Cast: Salman Khan, Katrina Kaif, Sajjad Delfarooz, Paresh Rawal, Girish Karnad, Angad Bedi, Anupriya.
Directed by Ali Abbas Zafar
Nearly everyone who came to watch Tiger Zinda Hai first day first show at VOX Cinema Mall of the Emirates, Dubai, clicked selfies with Salman Khan’s cutouts and uploaded them furiously. And a few of them whistled as they left. Quite like what Salman would have liked. A few years ago, in an interview he mentioned that he likes to make films that make you stand up on cinema seats and whistle and throw coins at the screen. Well, we didn’t have a coin shower but the cross-nationality audience had quite a great time watching the film.
A pure entertainer, Tiger Zinda Hai raises and executes real life lessons and concerns through a fictionalized story based on a real incident that shook the UAE a few years ago – that of nurses being taken hostage in Iraq. In this case, the writer-director mixes them up into Indian and Pakistani nurses that allow both RAW and ISI scope to work together. Salman and Katrina Kaif head operations of RAW and ISI respectively to rescue the nurses from terrorist Abu Usman played by the gorgeous UAE-based Iranian actor Sajjad Delafrooz.
Hindi cinema has mostly seen romances across the two countries or films on hatred. Here, the two countries come together to fight a common enemy – terrorism. Well metaphorised by the ‘entry’ of the hero who rescues his son from a pack of wolves, the film follows the same formula in another set up – where the hero rescues women and children from the enemy kingdom.
The banter from both sides of the agents pulls a few guffaws and without intellectualizing too much (like most Salman Khan films), the message is direct – of coming together to settle a bigger issue, and establish harmony. The nurses and their noble profession add a touch of sympathy to the film. The slick camera work and background score matches the film’s pace and your eyes rarely leave the screen.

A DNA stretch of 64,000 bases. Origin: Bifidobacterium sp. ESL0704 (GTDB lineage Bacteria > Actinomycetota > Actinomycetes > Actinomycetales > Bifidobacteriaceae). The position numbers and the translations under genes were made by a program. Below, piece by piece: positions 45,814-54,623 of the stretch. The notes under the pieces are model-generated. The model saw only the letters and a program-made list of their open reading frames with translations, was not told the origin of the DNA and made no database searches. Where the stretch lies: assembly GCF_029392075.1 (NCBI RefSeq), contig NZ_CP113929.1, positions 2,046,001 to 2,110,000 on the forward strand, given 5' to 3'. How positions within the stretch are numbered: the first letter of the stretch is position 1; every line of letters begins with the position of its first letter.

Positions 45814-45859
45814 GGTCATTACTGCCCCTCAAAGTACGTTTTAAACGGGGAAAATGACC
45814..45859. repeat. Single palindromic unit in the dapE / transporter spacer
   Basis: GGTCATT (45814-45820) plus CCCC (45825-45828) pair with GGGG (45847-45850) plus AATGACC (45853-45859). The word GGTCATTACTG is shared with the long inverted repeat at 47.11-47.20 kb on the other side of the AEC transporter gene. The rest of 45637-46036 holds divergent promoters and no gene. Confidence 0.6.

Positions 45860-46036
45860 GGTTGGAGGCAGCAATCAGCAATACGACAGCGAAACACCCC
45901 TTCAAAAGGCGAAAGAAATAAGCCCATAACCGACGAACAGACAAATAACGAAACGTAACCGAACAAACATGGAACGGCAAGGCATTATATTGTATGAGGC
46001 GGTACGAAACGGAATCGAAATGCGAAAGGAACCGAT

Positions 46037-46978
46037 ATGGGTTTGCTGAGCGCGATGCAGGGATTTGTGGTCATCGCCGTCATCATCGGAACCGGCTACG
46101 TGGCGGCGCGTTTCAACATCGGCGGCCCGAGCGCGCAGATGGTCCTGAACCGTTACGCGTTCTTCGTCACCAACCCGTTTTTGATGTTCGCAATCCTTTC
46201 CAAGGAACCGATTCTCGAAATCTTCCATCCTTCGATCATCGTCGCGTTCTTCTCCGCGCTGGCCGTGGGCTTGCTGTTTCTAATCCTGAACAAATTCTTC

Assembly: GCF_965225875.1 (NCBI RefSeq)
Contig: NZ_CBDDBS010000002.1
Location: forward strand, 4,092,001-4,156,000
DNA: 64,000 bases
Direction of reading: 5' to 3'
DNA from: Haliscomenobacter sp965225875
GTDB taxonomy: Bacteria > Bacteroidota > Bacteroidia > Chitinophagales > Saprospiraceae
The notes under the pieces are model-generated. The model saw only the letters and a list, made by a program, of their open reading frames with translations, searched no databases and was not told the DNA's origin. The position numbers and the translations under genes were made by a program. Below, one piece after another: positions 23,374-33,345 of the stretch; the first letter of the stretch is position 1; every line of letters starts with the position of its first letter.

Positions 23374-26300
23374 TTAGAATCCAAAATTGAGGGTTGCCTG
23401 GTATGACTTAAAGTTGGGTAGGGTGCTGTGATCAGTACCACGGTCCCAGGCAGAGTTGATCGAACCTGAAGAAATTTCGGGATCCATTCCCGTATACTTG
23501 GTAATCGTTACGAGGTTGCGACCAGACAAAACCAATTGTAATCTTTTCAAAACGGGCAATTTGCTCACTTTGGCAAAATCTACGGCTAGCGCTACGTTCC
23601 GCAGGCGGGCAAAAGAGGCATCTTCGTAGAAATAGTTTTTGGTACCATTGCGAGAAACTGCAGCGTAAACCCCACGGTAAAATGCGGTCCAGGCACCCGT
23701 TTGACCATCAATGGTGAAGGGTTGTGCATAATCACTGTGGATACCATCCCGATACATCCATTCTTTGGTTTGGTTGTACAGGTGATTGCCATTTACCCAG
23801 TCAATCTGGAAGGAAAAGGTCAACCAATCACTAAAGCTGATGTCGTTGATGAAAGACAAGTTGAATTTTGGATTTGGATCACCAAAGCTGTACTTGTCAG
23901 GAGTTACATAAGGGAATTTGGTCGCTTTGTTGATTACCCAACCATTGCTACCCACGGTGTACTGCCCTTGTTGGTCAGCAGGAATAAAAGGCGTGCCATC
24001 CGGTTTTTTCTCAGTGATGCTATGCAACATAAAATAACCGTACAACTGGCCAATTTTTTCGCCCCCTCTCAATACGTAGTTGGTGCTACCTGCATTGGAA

The locations are established with great harmony, with each one labeled “Somewhere in Syria”, “Somewhere in the Swiss Alps, “Somewhere in the Liwa desert”. What is a tad unconvincing is that when Tiger and his team are led to the hospital where they are to be treated for burns, they don’t look burnt at all. They stand tall as they walk into a space that is the stronghold of the rebel leader played by Delafrooz – a professor-turned-cold-blooded terrorist who entraps an entire population to extremism through his fiery speeches and religious fundamentalism. His confession towards the end that everything is really business adds gravitas to his role and he excels as a performer and an actor who makes his mark. He emotes with his eyes and speaks Hindi as well.
Paresh Rawal stuns with his legendary histrionics, his uncouth, cut-throat character and lends humour to the scene with his phone's ‘Chandni’ ringtone. Kumud Mishra’s Hanuman Chalisa fixation draws a few laughs and Angad Bedi as Tiger’s accomplice makes a mark. Katrina Kaif in her lithe, well-toned body wows us with her stunts. She dares to look ugly in a few scenes and that adds to her character in the film. Well scripted, well shot and engaging,TZH is a good watch and a very entertaining film.